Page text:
The new year is a great time to encourage employees to meet health and fitness goals. Many want to participate in wellness programs, but may feel it’s too hard, unfamiliar or inconvenient. Employers and managers may see a wellness program as a frivolous cost with no way to measure the return on investment. In truth, with a little inspiration and planning, none of these arguments are valid.
In this post we’ll explore the great variety of forms a wellness program may take, as well as some ways to measure the effectiveness of your program. Towards the end of this article we’ll explore many of the apps available that can make your program more cost-effective, diverse and (with a little creativity) even fun and engaging.
PROGRAMS CAN TAKE MANY FORMS
When we talk about wellness programs, many people will think of fitness and weight tracking. While these may be important parts of a program, here are some other suggestions to consider offering/addressing:
- Sleep Health
- Programs Which Aim to Reduce the Need for Prescription Drugs
- Flu Shots
- Mindfulness Programs
- Disease Management (Diabetes, for example)
- Gym Memberships
- Smoking Cessation
- Financial Health Check-ups
- Opportunities for Employees to Positively Influence the Community
MEASURING THE RETURN ON INVESTMENT
Ron Goetzel, who also serves as vice president of consulting and applied research for Truveen Health Analytics, understands that not all wellness programs are created equal. He said the good ones demonstrate a culture of health validated by the U.S. Centers for Disease Control and Prevention and several Harvard University studies.
“They concluded that those programs have a positive impact on health behaviors and financial outcomes and that, done right, can save money. You’re not going to see overnight changes,” he cautioned. “It may take two to three years to improve population health. But if you can get 1 to 2 percent improvement in each of those areas … you’d see reduced ER and hospital visits and reduced absenteeism.”
Goetzel, who is president and CEO for The Health Project, which recognizes superior wellness programs, said companies that the project recognizes each year “must provide documentary evidence that programs work and save money.”
So the financial payout might not come immediately, but what other results or indicators can you look for to make sure you are on the right track? Fortune Magazine, in its April 2015 issue, listed ‘5 signs you have a successful corporate wellness program’ as:
- Programs are practical and accessible.
- The work environment is health-conscious.
- Wellness is integrated into the company’s structure.
- Wellness is linked to existing support programs.
- Health screenings and education are offered.
THERE’S AN APP FOR THAT: WELLNESS APPS
Apps can educate your employees about wellness programs and make participation more convenient and personalized. Here are a few options to consider:
Some employees may skip weight loss wellness programs because they feel that the process is overwhelming. This is where calorie-tracking apps like MyFitnessPal help. This app lets you track the calories in the meals you prepare and consume. It also provides a huge database of foods found at restaurants, so you don’t have to guess how many calories you consumed during your lunch out, either.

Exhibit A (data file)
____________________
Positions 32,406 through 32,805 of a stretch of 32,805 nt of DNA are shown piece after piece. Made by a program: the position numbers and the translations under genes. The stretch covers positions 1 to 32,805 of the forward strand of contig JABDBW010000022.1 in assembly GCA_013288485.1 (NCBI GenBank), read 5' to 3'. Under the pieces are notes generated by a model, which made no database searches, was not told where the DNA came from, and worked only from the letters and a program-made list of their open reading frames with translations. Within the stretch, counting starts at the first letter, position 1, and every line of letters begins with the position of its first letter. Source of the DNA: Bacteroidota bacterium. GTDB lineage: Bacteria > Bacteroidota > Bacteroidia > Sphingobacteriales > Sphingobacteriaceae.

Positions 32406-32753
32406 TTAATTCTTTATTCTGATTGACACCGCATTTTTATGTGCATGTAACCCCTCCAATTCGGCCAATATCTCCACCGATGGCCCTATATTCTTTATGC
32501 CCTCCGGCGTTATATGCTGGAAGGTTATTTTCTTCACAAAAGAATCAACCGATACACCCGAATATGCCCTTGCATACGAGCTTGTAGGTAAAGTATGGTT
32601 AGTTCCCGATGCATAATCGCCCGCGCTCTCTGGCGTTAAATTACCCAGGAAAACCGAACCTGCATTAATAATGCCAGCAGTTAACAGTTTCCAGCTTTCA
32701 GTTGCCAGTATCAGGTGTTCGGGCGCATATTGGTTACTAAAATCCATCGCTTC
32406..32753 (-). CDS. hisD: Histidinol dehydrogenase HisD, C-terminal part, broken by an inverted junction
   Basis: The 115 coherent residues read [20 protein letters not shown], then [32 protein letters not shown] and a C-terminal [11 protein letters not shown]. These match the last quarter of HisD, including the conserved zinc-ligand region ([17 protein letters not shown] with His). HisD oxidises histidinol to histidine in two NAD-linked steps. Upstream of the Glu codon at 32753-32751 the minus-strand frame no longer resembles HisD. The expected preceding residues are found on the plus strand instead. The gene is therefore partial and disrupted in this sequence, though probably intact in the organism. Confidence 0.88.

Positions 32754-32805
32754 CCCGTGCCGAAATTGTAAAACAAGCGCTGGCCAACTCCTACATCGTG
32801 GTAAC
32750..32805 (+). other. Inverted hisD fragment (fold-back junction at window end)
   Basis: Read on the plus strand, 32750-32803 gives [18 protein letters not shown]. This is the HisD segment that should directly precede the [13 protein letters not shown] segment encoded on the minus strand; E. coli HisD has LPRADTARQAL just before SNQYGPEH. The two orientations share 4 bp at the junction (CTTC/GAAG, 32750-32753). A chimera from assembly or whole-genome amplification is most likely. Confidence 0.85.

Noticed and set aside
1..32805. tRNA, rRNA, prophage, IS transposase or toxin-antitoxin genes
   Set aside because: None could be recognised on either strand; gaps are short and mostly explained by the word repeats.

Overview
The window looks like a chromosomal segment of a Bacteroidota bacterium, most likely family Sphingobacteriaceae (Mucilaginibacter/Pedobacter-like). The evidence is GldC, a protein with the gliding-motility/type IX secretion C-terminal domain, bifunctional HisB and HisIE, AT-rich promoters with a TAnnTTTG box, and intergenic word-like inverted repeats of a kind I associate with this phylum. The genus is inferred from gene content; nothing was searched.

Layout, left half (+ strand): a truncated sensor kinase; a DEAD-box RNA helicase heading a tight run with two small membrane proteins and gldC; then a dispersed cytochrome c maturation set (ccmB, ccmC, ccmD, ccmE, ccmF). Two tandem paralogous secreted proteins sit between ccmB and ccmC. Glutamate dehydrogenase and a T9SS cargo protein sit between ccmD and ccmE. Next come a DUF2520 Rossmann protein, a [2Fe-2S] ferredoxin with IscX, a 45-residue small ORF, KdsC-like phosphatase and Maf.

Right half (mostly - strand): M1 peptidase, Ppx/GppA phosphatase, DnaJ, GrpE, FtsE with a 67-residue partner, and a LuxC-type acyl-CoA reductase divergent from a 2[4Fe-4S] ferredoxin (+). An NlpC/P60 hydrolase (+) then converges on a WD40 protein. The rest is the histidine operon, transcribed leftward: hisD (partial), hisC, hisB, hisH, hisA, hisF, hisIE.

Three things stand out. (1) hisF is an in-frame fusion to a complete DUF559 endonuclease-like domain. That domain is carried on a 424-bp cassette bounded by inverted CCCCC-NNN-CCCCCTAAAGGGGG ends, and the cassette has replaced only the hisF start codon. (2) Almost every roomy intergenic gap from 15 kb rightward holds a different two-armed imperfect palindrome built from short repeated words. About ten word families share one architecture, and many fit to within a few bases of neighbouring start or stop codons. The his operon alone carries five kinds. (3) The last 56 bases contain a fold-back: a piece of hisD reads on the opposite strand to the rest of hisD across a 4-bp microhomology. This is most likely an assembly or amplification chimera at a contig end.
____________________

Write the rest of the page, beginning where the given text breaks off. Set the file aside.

Step-tracking apps make it simple for employees to see how much they’re moving each day. You can set up competitions and offer rewards to those who walk the most. You can even look into step-tracking apps that link to charities, which provides an extra motivation. For example, Charity Miles lets you earn money for charities based on how far you walk or bike.
Wearables are another way to make wellness participation convenient. Some wearables — such as those offered by Fitbit — can be tied directly into your wellness program. You can hold contests based on Fitbit stats and offer prizes like extra time off.
Other wearables like Jawbone provide health insights, including personalized suggestions. It can alert you that due to lack of sleep, you’re probably less active and need to compensate with a higher protein breakfast.
Apps that Focus on Short Breaks
You can overcome the convenience barrier by using software that lets employees take short breaks while on the job. Hotseat is one app that ties two-minute breaks into an overall workplace wellness program.
The app schedules breaks into employees’ days and “nudges” them when it’s time to get up and move. Employees pick which type of activity they want to do, from climbing stairs to walking or even dancing. Employees can set up group challenges and compare their stats.
Small businesses would be wise to focus not just on employees’ physical health, but on their mental health, as well. Mindfulness practice, for example, has many benefits, including reducing stress and anxiety, North Arizona University reports. Mindfulness apps are a way for employees to find out if meditation is a good fit for them. The Mindfulness App offers a tool with top reviews, and other apps like Headspace and Smiling Mind are also recommended.
Much of the content of the wellness apps section of this blog post was taken from the following article by by Stephanie Dwilson: https://thebenefitsguide.com/health-apps-can-increase-wellness-program-participation/?elqTrackId=4b4efe79108a495096f678d8e0a56b22&elq=e67a79867ca14558b40cf7df56001750&elqaid=3006&elqat=1&elqCampaignId=984
Other information above came from the following sources:
Do Workplace Wellness Programs Work?http://www.chicagotribune.com/lifestyles/health/sc-wellness-programs-health-0720-20160718-story.html
What Will Wellness Look Like in 2017? http://www.workforce.com/2016/12/16/will-wellness-look-like-2017/?utm_source=MyEmma&utm_medium=Email&utm_campaign=WF%20Week